Specialized Aircraft Rescue and Fire Fighting Vehicles
The Federal Aviation Administration (FAA) Airport Technology R&D Branch’s Operation of New Large Aircraft (NLA) Research Program is evaluating specialized Aircraft Rescue and Fire Fighting (ARFF) vehicles and equipment that are capable of performing multiple tasks at an aircraft incident. ARFF personnel are required to provide a wide variety of services during both life-threatening and non life-threatening aircraft emergencies. The severity of an aircraft incidents can vary widely from running off the runway to a crash landing involving fire. Aircraft do not always land on level surfaces or orient themselves so that all the emergency exits are usable or easily accessed. Weather can also hinder the use of slides, especially in windy conditions. Other factors, such as malfunction and fire, can render emergency slides unusable. A study conducted by the National Transportation Safety Board from 1997 to 1999, reported that 37% of emergency slides involved in evacuations were not functional during the aircraft incident. The majority of injuries reported as a result of emergency evacuations occurred when passengers had to jump from an exit or off the wing because no evacuation slide was available. Traditional ground ladders used for accessing aircraft can be dangerous to climb, extremely difficult to secure to the airplane, require multiple firefighters to setup and do not always reach the desired aircraft exit. Some airports have structural ladder trucks, sky lifts or air stairs, but these vehicles take time to deploy and were not manufactured for intended ARFF operations. The introduction of NLA presents additional challenges to ARFF personnel. The Airbus A380 was certified to carry up to 873 passenger and crew, with the upper deck exit door over 26 feet off the ground.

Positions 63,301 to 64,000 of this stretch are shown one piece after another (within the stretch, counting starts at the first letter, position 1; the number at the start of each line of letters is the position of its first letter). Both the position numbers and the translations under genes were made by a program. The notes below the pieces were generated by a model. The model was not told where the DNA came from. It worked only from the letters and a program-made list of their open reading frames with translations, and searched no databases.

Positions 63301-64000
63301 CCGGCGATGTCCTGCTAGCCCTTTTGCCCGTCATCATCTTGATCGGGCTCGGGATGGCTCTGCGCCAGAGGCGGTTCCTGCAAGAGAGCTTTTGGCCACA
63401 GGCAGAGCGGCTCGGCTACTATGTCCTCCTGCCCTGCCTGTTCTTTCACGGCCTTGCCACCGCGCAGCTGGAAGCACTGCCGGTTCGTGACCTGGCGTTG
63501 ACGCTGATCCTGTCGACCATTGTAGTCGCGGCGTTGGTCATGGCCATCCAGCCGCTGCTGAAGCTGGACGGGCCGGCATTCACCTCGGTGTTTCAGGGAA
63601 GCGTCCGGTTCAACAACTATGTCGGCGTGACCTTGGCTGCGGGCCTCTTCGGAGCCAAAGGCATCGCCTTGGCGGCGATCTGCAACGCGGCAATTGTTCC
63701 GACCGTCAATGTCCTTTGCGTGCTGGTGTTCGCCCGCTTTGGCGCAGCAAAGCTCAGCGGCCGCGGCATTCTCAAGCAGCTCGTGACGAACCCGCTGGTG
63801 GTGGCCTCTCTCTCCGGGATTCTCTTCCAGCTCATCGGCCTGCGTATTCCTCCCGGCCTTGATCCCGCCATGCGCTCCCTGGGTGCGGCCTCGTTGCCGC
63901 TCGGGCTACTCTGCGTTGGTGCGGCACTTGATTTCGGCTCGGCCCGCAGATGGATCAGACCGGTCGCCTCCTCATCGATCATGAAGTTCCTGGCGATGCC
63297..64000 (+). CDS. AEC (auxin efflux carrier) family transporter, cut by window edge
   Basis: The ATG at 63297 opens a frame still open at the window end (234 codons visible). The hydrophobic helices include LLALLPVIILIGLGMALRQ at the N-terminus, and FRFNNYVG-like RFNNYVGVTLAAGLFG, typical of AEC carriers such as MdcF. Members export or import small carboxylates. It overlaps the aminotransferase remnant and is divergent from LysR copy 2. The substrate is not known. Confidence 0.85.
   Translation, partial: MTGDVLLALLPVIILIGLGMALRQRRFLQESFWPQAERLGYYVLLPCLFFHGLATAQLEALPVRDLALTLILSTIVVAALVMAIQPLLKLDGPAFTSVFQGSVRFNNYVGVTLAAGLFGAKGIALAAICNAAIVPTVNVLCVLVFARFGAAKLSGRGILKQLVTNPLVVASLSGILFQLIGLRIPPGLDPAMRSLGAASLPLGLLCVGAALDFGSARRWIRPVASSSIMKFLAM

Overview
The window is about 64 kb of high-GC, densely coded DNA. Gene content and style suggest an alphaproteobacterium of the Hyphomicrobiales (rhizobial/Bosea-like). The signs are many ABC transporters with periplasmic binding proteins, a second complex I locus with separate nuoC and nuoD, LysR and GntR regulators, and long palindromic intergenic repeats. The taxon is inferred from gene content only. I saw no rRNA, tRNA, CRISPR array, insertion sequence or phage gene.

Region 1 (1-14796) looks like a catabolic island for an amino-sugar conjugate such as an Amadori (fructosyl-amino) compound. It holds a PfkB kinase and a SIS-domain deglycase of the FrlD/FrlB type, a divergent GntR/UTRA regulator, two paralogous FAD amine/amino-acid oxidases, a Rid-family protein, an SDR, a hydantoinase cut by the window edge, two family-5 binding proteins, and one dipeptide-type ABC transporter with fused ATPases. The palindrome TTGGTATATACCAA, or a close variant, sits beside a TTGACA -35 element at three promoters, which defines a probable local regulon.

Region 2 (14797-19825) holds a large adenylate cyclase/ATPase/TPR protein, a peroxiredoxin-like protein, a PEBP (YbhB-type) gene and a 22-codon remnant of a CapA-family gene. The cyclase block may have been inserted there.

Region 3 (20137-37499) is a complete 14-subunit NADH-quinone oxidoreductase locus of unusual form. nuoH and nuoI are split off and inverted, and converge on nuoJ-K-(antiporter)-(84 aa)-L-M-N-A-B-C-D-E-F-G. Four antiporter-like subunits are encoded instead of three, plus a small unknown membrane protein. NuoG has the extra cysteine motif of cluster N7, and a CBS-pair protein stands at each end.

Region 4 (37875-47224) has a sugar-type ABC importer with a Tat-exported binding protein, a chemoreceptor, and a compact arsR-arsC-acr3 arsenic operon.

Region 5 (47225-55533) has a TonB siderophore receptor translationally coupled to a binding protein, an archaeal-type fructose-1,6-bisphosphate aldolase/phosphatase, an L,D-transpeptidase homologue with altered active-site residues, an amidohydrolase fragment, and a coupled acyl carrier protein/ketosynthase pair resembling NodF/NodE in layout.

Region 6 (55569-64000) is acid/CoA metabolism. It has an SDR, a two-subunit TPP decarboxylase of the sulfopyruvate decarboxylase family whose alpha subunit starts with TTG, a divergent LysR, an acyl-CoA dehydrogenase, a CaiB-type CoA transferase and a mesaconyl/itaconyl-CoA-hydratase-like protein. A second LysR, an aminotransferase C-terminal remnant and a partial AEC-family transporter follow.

Traditionally, ARFF personnel were tasked with providing a safe escape route free of fire while passengers self-evacuated. However, ARFF personnel have been required to assist passengers during the evacuation process if slides do not deploy or are unusable, make rapid entry into an aircraft fuselage to rescue injured or incapacitated passengers that can not self-evacuate, in addition to extinguishing interior fires. Several airports are now acquiring mobile air stairs and modifying them for ARFF use with hand lines, ventilation equipment and fire fighting tools. Some European airports have even acquired customized platform vehicles for rapid firefighter access into aircraft. Ideas being discussed are various air stair designs, scissor lift catering style trucks and modified ARFF vehicles with stairs or ladder that will accommodate all sizes of aircraft, including double deck designs. Some manufactures are willing to construct a specialized platform type vehicle, but lack performance requirements and standards set forth by the FAA before they will commit toward the engineering and manufacturing process of constructing a vehicle.
The FAA has already started research in this area including evaluations of a new 65 foot High Reach Extendable Turrets (HRET) capable of reaching the upper passenger decks of NLA and air stairs equipped with fire fighting capabilities (see Interior Intervention Vehicle Research). In addition to these projects, the FAA is also interested in the following areas:
Equipment and tools needed on specialized platform type vehicles for assisting ARFF services during the evacuation process and firefighter access inside aircraft.
- Methodologies to assist during passenger evacuation and enabling firefighters to gain access inside aircraft.
- Specialized platform type vehicle requirements for ARFF services to assist during the aircraft passenger evacuation process and enable firefighters to access inside aircraft of NLA and double-deck aircraft.
- Other uses and benefits that an ARFF service specialized platform type vehicle type can be utilized at an airport.
Mr. Keith Bagot
FAA Technical Center
Operation of NLA Research Program
ANG-E261, Bldg. 296
Atlantic City International Airport, New Jersey, 08405
Contact Project Lead: Keith Bagot, ANG-E261
Photos courtesy of Marcus Weigand and Jerry Yau